The singer/Met Gala co-host/Queen of Camp showed up to this year's Met Gala in a massive hot pink Brandon Maxwell gown, complete with a cascading train and a giant matching bow on her head. Lauren Alexis Fisher, Harper's BAZAAR, "Lady Gaga Just Had 4 Outfit Changes on the Met Gala Red Carpet and We’re Deceased," 6 May 2019 My guess is that there was a cascading event — a pole that fell, and that pole pulled down the other poles. Lewis Kamb, The Seattle Times, "City Light releases more details on poles that collapsed, but says it still doesn’t know why they toppled," 11 Apr. 2019 The piece itself is an expression of the celebrated Chaine d’Ancre link created by Robert Dumas in 1938, and it can just as easily be worn classically in front or cascading down the back. Vogue, "Hermès’s Chaine d’Ancre Turns 80 This Year, and Pierre Hardy Has Created a High Jewelry Collection to Celebrate It," 3 July 2018 The mid-April floods sent brown mud and water cascading into these fields. The muck is packed with nitrogen, so it’s as though a big kick of fertilizer walloped taro patches. Audrey Mcavoy, BostonGlobe.com, "Shortage of key Hawaii crop expected after rains swamp farms," 28 May 2018 The mid-April floods sent brown mud and water cascading into these fields. Audrey Mcavoy, The Seattle Times, "Shortage of key Hawaii crop expected after rains swamp farms," 28 May 2018 As Wey cleans, his lilting Nigerian accent seems to cascade across bare counter tops and barrel into the newly empty shelves, elevating his voice few a decibels above normal. Justin Phillips, San Francisco Chronicle, "Listen up, San Francisco: Tunde Wey wants to talk about wealth inequality," 6 Mar. 2018 Her wavy hair cascaded down to her shoulders and framed her face. Marina Liao, Marie Claire, "Kate Middleton Used This Hack on Her Alexander McQueen Dress," 12 Mar. 2019 Dramatic gowns of rainbow confection cascaded down a sweeping staircase. Lauren Alexis Fisher, Harper's BAZAAR, "This New Japanese Designer Just Put the Magic Back in New York Fashion Week," 9 Feb. 2019

These example sentences are selected automatically from various online news sources to reflect current usage of the word 'cascade.' Views expressed in the examples do not represent the opinion of Merriam-Webster or its editors. Send us feedback.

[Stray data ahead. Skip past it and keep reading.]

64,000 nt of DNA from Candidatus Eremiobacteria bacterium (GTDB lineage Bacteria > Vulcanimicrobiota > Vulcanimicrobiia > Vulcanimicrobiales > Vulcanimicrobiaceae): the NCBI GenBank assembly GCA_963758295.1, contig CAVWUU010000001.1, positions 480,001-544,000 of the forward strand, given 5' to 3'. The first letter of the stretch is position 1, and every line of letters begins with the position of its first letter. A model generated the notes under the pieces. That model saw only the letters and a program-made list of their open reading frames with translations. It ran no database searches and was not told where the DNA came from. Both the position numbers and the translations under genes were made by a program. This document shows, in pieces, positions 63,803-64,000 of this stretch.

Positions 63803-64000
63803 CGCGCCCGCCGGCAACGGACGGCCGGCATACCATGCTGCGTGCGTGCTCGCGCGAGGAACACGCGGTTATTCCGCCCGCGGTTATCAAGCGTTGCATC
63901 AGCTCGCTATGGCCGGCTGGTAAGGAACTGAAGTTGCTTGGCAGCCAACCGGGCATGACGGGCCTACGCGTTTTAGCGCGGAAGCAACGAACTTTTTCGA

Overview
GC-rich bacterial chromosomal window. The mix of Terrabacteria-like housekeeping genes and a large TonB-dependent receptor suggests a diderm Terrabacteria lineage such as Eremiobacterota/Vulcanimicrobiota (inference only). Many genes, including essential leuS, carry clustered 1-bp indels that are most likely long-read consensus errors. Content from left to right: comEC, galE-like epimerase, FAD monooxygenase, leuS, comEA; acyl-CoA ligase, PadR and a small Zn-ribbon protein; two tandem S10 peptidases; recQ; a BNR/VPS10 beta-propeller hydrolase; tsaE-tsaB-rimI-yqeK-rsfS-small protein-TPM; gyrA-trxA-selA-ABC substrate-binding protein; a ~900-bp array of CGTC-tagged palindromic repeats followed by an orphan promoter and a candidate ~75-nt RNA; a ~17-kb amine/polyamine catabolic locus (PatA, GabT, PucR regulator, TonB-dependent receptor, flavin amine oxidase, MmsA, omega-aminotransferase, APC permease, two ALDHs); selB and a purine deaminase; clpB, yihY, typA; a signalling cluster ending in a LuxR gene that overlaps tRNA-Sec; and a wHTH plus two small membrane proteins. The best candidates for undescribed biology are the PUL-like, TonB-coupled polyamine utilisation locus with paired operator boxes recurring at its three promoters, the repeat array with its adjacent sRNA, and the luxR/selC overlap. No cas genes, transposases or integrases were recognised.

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First Known Use of cascade

Noun

1641, in the meaning defined at sense 1

Verb

1702, in the meaning defined at intransitive sense

History and Etymology for cascade

Noun and Verb

French, from Italian cascata, from cascare to fall, from Vulgar Latin *casicare, from Latin casus fall

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Statistics for cascade

Last Updated

21 May 2019

Look-up Popularity

Time Traveler for cascade

The first known use of cascade was in 1641

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More Definitions for cascade

cascade

noun

English Language Learners Definition of cascade

 (Entry 1 of 2)

: a small, steep waterfall especially : one that is part of a series of waterfalls
: a large amount of something that flows or hangs down
: a large number of things that happen quickly in a series

cascade

verb

English Language Learners Definition of cascade (Entry 2 of 2)

: to flow or hang down in large amounts

cascade

noun
cas·​cade | \ ka-ˈskād How to pronounce cascade (audio) \

Kids Definition of cascade

 (Entry 1 of 2)

: a steep usually small waterfall

cascade

verb
cascaded; cascading

Kids Definition of cascade (Entry 2 of 2)

: to flow or fall rapidly and in large quantity Tears cascaded from the baby's eyes.

cascade

noun
cas·​cade | \ (ˌ)kas-ˈkād How to pronounce cascade (audio) \

Medical Definition of cascade

: a molecular, biochemical, or physiological process occurring in a succession of stages each of which is closely related to or depends on the output of the previous stage a cascade of enzymatic reactions the cascade of events comprising the immune response

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Comments on cascade